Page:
Pubdate: Thu, 18 Aug 2016
Source: Trentonian, The (NJ)
Copyright: 2016 The Trentonian
Author: Isaac Avilucea


TRENTON - Ed Forchion once brought new meaning to the words "high culture."

The down-with-earth marijuana activist last year opened his own 
restaurant, NJ Weedman's Joint, providing Trenton with a unique blend 
of cannabis and cuisine.

Now, NJ Weedman is coming down from a bad high  and looking for the 
courts to save his life and keep alive his once-bustling downtown 
Trenton businesses.

Forchion and attorney Edward Heyburn have put the city on notice of 
their intent to sue over Forchion's "false arrest," which he says 
tarnished his reputation and cast a police-produced pall over his 
restaurant, smoke shop and pot temple, according to a tort claim 
notice obtained by The Trentonian.

In the notice, Forchion said city police and the county drug task 
force used excessive force during his arrest and "illegally invaded" 
his businesses during an April drug raid. He was also arrested about 
two weeks after the raid for alleged cyber-bullying after calling a 
city cop a pedophile.

Seeking a million-dollar payout, Forchion estimates in the tort claim 
notice he has lost about $200,000 in revenue following an April 27 
drug raid of East State Street businesses, which are across the 
street from City Hall.

The raid culminated in the arrest of 11 people and the seizure of 
$19,000 worth of marijuana, officials said.

"It went from a gold mine to a money pit," Forchion told The Trentonian.

Forchion must wait six months before he can formally bring a lawsuit, 
which is expected to name the city, its police force, city police 
director Ernest Parrey Jr. and police captain Eldemiro Gonzalez.

Gonzalez is a key figure in a separate federal lawsuit with Forchion 
that is being litigated with the city.

Forchion sued in March - a month before the raid - accusing the city 
and police of violating his religious freedom by forcing his pot 
temple to obey curfew by closing by 11 p.m.

Forchion has mockingly started a social media campaign on Twitter 
under the hashtag "No chicken wings after 11."

He believes his cannabis temple, the Liberty Bell Sanctuary, is 
exempt from the city's curfew, which he says is an antiquated law put 
in place to help deal with the crack epidemic that swept the county 
in the early 1990s.

Dozens often gathered at the pot temple after 11 p.m. for smoking 
sessions and it became a target for police.

Forchion faults the city and police for "ruining" his businesses, 
which local legislators hailed just last year in a joint resolution 
presented to the marijuana activist symbolizing the "innovation and 
dedication" that "have been the cornerstone of America's free-market society."

Since that Kumbaya moment, Forchion said he has experienced a wave of 
police harassment. He said police targeted his businesses since raid, 
pulling over people leaving his place to check for drugs. Others had 
their cars towed or were ticketed for petty things like spitting on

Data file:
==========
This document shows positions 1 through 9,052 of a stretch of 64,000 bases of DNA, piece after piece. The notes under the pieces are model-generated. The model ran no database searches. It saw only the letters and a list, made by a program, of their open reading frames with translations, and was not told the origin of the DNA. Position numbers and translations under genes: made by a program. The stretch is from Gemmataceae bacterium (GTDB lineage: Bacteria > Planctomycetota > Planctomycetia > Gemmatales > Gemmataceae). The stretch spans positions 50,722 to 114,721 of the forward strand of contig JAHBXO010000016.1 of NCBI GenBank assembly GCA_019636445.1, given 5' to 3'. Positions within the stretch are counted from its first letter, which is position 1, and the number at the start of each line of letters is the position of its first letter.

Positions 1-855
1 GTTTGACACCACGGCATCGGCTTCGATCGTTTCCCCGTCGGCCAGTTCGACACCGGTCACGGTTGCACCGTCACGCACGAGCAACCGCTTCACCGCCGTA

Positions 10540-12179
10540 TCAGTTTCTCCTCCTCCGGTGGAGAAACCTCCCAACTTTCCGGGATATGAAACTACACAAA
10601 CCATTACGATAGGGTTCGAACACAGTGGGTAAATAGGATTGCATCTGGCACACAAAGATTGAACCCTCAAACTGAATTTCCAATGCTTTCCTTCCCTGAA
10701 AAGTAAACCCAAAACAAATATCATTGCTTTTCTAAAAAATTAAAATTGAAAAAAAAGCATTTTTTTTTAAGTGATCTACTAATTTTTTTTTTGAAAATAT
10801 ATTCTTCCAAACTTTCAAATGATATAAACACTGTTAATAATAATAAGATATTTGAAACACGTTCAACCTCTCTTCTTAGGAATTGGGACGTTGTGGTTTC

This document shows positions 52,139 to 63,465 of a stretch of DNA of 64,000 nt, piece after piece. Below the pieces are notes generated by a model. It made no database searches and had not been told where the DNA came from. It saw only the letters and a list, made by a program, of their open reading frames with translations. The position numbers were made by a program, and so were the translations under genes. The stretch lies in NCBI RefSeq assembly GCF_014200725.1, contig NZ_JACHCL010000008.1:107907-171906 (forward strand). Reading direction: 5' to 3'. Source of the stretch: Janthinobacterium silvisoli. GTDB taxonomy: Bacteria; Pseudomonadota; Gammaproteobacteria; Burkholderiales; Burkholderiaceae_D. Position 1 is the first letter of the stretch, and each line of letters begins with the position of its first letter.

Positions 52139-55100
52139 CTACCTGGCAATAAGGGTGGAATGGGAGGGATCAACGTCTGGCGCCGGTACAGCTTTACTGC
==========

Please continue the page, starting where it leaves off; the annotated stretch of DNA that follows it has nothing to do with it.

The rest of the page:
the sidewalk, Forchion said.

Forchion said his girlfriend and life partner has shelled out more 
than $7,000 the last two months to pay for rent. He has considered 
closing his doors multiple times.

A self-described peaceful pothead with Rastafarian roots and 
political aspirations, Forchion is a celebrity in the cannabis community.

Looking to parlay his bi-coastal following into a successful venture, 
Forchion took after other famous people who opened restaurants.

His inspiration came from visiting a now-shuttered New Jersey 
restaurant and sports bar owned by former Giants star linebacker 
Lawrence Taylor.

Forchion's first mandate as restaurateur in Trenton was all his 
employees had to fail a drug test.

His stoner crew of seven - laid off or now volunteering because of 
stagnate business - once served up everything from turkey burgers to 
veggies dishes during the hopping lunch hour, appealing to those with 
the munchies as well as health-conscious vegans.

While his business once thrived, racking up more than $1,500 during a 
busy lunch hour, Forchion estimates he lost about 90 percent of his 
business after the raid.

Just like the once-beloved NFLer Taylor, who has been dogged by 
well-documented problems with drugs and tax evasion, Trenton's 
marijuana activist cannot outrun his past.

He believes his stance on marijuana is consistent with how most 
Americans view the drug.

He hopes his drug case in Mercer County, which has the potential to 
be the "Roe vs. Wade case of marijuana," referring to the landmark 
Supreme Court decision on abortion, proves the hypocrisy of New 
Jersey's drug laws and paves the way for massive change.

Although many support Forchion's cause, they no longer support his 
businesses. And he said the city is to blame.

"I felt like I was the city's golden child," he said. "This ruined 
me. Now, it's taboo, and the city did it on purpose. Once you scare 
people, they don't come back. ... I feel like I'm in Selma, Alabama, 
in 1961. How come you can go to Taco Bell and get a burrito, but you 
can't come to Weedman's Joint and get a chicken wing after 11 p.m?"
- ---
MAP posted-by: Jay Bergstrom